XNA for Silverlight developers: Part 5 - Input (touch + gestures) XNA for Silverlight developers: Part 3 + 4 - Animation

What difference does a sprite sheet make?

Published on Tuesday, February 22, 2011 6:54:00 AM UTC in Programming

In game programming, a sprite sheet is a texture that contains not only a single image, but multiple images that either belong to different sprites, or that show different parts or animation frames of a single sprite. When you start creating your own games, or even when you look into creating modifications for existing games and look at their assets, you will run across this technique very soon. Everybody will tell you that using sprite sheets will result in smaller loading times, less wasted memory, and most of all, better performance. I've been telling people this too. But can we put a number on this? How much do you really gain if you use sprite sheets instead of single texture files? I cannot remember seeing any statistics or analyzes about this, so I decided to take a look at it myself, with particular focus on the Windows Phone 7 platform and 2D games.


As you might know, I'm currently writing an "XNA for Silverlight developers" series over at Silverlight Show. In Part 4 about frame-based animations, a reader suggested in the comments that it probably would've been better to load the animation frames I used for demonstration as sprite sheet instead of single images. What I didn't say in the article was that I had actually thought about introducing this technique, but then decided against it. I was very confident that it wouldn't matter regarding performance or memory consumption in the small sample we were building, and not even in simple games, so I wanted to concentrate on the core topic and not confuse the reader with optimization details that are probably not even required. However, that comment gave me the motivation to actually take a closer look at the involved numbers, so I decided to do some testing.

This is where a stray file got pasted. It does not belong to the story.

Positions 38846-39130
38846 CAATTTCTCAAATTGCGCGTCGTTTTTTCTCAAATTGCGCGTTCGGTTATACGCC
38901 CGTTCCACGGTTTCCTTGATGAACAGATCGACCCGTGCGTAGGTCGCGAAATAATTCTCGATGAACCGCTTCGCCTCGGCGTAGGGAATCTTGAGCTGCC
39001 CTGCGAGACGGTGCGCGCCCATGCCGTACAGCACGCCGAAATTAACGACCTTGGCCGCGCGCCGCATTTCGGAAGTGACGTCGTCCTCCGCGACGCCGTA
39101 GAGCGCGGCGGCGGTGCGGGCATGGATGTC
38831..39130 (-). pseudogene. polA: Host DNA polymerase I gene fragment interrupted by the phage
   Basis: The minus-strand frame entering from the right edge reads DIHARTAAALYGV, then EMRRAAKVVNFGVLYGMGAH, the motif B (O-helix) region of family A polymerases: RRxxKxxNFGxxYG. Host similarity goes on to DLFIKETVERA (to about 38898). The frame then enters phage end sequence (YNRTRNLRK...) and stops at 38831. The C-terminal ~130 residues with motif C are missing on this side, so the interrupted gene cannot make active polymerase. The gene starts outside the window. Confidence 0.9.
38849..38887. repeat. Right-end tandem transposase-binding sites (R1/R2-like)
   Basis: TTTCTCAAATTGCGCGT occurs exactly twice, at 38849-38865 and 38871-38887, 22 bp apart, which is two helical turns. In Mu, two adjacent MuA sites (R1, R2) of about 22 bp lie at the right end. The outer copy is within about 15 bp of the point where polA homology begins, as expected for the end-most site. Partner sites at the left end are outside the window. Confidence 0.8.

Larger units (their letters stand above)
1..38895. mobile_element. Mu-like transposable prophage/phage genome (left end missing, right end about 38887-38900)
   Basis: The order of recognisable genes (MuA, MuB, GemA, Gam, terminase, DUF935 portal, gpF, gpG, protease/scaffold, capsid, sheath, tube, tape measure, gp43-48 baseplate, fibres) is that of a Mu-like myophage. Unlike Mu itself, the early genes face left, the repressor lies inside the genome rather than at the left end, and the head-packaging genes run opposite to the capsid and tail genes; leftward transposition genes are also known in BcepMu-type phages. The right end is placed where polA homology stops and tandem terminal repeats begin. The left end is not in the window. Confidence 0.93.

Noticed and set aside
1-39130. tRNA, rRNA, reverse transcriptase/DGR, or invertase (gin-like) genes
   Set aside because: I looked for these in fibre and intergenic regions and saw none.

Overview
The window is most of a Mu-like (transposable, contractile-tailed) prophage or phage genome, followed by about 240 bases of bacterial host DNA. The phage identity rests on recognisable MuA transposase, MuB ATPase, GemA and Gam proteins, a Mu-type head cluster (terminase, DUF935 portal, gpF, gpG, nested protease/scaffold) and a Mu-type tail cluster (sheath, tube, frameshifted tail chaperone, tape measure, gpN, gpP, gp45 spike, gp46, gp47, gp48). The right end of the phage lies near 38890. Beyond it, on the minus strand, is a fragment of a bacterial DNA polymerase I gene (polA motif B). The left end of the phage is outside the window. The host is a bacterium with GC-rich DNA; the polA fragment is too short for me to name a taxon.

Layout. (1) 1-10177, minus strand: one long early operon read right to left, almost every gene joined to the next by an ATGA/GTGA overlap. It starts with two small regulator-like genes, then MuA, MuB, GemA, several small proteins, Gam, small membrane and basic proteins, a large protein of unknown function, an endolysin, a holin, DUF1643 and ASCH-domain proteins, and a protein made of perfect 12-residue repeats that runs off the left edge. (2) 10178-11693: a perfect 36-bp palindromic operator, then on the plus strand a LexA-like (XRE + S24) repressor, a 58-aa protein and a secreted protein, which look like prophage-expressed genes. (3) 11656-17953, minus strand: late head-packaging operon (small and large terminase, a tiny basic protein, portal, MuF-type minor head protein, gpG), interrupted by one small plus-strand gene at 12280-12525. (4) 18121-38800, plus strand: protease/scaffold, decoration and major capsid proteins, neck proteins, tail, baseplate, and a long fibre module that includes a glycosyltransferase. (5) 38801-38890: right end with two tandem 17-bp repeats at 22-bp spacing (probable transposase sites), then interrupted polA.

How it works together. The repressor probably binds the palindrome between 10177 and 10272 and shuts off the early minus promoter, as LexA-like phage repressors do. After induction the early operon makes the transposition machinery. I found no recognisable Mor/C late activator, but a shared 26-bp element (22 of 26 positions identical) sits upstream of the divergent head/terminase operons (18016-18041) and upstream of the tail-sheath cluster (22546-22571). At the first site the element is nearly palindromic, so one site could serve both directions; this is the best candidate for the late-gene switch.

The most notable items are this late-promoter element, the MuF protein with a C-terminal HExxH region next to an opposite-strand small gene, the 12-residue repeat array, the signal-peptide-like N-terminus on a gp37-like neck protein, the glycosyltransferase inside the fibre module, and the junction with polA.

Video cards are generally slow at setting up things, compared to their performance once they can start doing their actual work. This means that things like loading a texture from system to video memory or even switching textures during rendering is what is considered an expensive operation. Once everything is set up, rendering that texture to the screen, even a great number of times, takes a comparatively small amount of time. That is why developers try to optimize their textures to minimize the required loading and switching operations. For example, they put all the individual texture parts of a 3D model or all the required tiles for a tile-based level on one texture etc. And if it's not possible to use a single texture, they may try to optimize the order of rendering in a way so that the number of required texture switches is minimized.

A word of caution

What I'm trying here is a very difficult thing: measure the advantage you get from using this technique. Even if you could take a finished, commercial game and switch between using sprite sheets and not using them, the resulting numbers would not be useful down to the detail for your own game. The actual benefit very much depends on the circumstances and such a huge number of factors that neither a simple test nor a complex one can accommodate for that (we will see an example for this below). However, I wanted to get a feeling of the order of magnitude we are talking about on the Windows Phone 7 device, and in particular for the animation sample I've been using. In a theoretical, worst case vs. best case scenario, what can I expect? Twice the performance? Two percent performance gain? That said, let's finally dive into the numbers.